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The 2010 Patient Protection and Affordable Care Act (ACA): Strengths & Challenges

Updated on April 25, 2012

The 2010 Patient Protection and Affordable Care Act (ACA): Strengths & Challenges

The 2010 Patient Protection and Affordable Care Act (ACA) will revolutionize the healthcare industry. Currently there is a large percentage of Americans without adequate health coverage. Why then would citizens oppose the enactment of such legislation? There are many players in the economic battlefront that would like to see healthcare continue to be privatized so they can continue to reap profits.

This as we have seen under the current health care standings is counterproductive not only to the people and government but to corporations and businesses alike. The bottom line is that healthier people are better able to reach their potential and therefore contribute to the labor market more frequently effectively increasing the taxes paid for the single-payer system and increasing revenue for the health industry as many of these people would otherwise be uninvolved.

Of course as with any policy there are strengths and challenges that present themselves when trying to facilitate change. A major strength of this act is its ability to help Americans become healthier in effect reducing frequency of disease and preventable illness. The key points that I found beneficial to not only the government but the people also are the reduction of administration, Fee’s for employers who do not offer adequate health coverage and the government gaining control over the unfair and soaring prices for medical aid of any form in particular medication costs and insurance premiums.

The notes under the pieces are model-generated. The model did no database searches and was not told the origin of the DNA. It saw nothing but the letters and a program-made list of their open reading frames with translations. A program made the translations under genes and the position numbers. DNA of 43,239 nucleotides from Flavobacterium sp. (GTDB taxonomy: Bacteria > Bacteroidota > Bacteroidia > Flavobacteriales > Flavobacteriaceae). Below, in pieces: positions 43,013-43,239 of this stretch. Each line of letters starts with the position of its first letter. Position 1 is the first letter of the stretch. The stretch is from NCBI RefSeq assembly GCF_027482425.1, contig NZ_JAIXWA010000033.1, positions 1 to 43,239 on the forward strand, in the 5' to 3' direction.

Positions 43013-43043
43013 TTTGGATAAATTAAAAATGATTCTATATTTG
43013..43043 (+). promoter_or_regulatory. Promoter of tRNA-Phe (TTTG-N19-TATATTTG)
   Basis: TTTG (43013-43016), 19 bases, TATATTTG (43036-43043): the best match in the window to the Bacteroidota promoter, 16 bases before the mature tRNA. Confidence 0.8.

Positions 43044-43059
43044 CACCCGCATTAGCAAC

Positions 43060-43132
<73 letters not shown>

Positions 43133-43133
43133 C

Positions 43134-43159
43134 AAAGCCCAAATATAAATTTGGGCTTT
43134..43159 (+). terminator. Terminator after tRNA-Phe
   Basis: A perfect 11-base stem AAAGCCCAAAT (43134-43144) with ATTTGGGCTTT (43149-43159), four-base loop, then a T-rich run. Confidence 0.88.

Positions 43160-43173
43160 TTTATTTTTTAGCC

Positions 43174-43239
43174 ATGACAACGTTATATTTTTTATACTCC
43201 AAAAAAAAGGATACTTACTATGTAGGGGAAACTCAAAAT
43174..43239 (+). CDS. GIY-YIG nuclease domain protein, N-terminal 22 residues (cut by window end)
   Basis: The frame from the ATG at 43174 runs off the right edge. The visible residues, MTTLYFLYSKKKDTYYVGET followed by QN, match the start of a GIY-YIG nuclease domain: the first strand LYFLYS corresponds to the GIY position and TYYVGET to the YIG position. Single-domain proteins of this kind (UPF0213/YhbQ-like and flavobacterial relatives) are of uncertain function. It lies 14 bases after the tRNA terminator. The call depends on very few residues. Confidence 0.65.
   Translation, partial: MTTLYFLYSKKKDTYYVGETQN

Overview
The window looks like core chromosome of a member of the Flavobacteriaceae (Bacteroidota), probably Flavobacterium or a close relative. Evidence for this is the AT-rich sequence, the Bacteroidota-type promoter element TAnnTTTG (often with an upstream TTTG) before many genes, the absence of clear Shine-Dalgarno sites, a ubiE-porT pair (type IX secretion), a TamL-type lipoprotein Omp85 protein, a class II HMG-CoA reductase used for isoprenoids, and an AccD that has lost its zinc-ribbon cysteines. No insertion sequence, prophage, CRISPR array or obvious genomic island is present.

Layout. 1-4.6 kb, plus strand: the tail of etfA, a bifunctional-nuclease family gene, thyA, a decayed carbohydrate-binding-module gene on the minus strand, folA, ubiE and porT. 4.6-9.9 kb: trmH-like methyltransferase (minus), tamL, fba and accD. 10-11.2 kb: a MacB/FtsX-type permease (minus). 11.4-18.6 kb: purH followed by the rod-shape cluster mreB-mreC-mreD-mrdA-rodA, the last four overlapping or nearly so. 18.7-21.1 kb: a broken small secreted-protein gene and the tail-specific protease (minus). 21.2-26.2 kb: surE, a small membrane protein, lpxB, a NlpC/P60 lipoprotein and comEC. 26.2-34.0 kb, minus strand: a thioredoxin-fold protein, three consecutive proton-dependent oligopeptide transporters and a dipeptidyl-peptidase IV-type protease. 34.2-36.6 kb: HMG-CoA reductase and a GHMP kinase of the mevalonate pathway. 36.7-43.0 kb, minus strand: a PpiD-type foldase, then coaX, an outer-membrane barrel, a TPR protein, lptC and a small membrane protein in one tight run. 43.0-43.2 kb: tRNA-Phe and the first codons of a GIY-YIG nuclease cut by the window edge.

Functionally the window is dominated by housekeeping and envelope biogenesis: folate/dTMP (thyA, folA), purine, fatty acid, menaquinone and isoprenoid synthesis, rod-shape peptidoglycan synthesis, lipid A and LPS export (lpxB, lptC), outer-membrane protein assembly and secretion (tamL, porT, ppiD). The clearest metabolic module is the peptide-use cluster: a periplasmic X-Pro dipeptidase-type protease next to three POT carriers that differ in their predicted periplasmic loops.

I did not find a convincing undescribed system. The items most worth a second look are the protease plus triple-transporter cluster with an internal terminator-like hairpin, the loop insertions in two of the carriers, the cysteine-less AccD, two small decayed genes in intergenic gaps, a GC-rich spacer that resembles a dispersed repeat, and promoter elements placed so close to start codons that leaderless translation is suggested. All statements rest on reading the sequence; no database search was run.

A reduction in administration means that all of the duplicated administration positions would be eliminated or absorbed by the government. This is estimated to save $200 billion in administrative costs. This amount is in fact higher than what the government is currently spending on supplemental health coverage and benefits paid. (Jimenez, J.2010) Just this one aspect will not only reduce the financial burden to the tax-payers but will also promote consistency of standards and price setting for the health beneficiary.

Another aspect of the ACA I find to be very beneficial and focused not on business but the people supporting the business is fee’s attached to companies who do not offer health coverage to their employees. Granted this aspect of the legislation may cause many small businesses to worry about increased cost to provide insurance that they have otherwise until now have not been obligated to provide. To alleviate this, the plan attributes certain credits and incentives for businesses to provide the coverage required while helping to reduce the possible destruction of the company due to the increased costs. The reality is that the resistance to these changes is based on the mentality of increasing profit while lowering cost. How can a country provide even one of its citizen’s basic needs if the purpose is to profit rather than actually help resolve the issues? By providing health coverage that is affordable to their employees a company is investing in the longevity of its constituents, reducing needed sick days and by default increasing productivity and moral.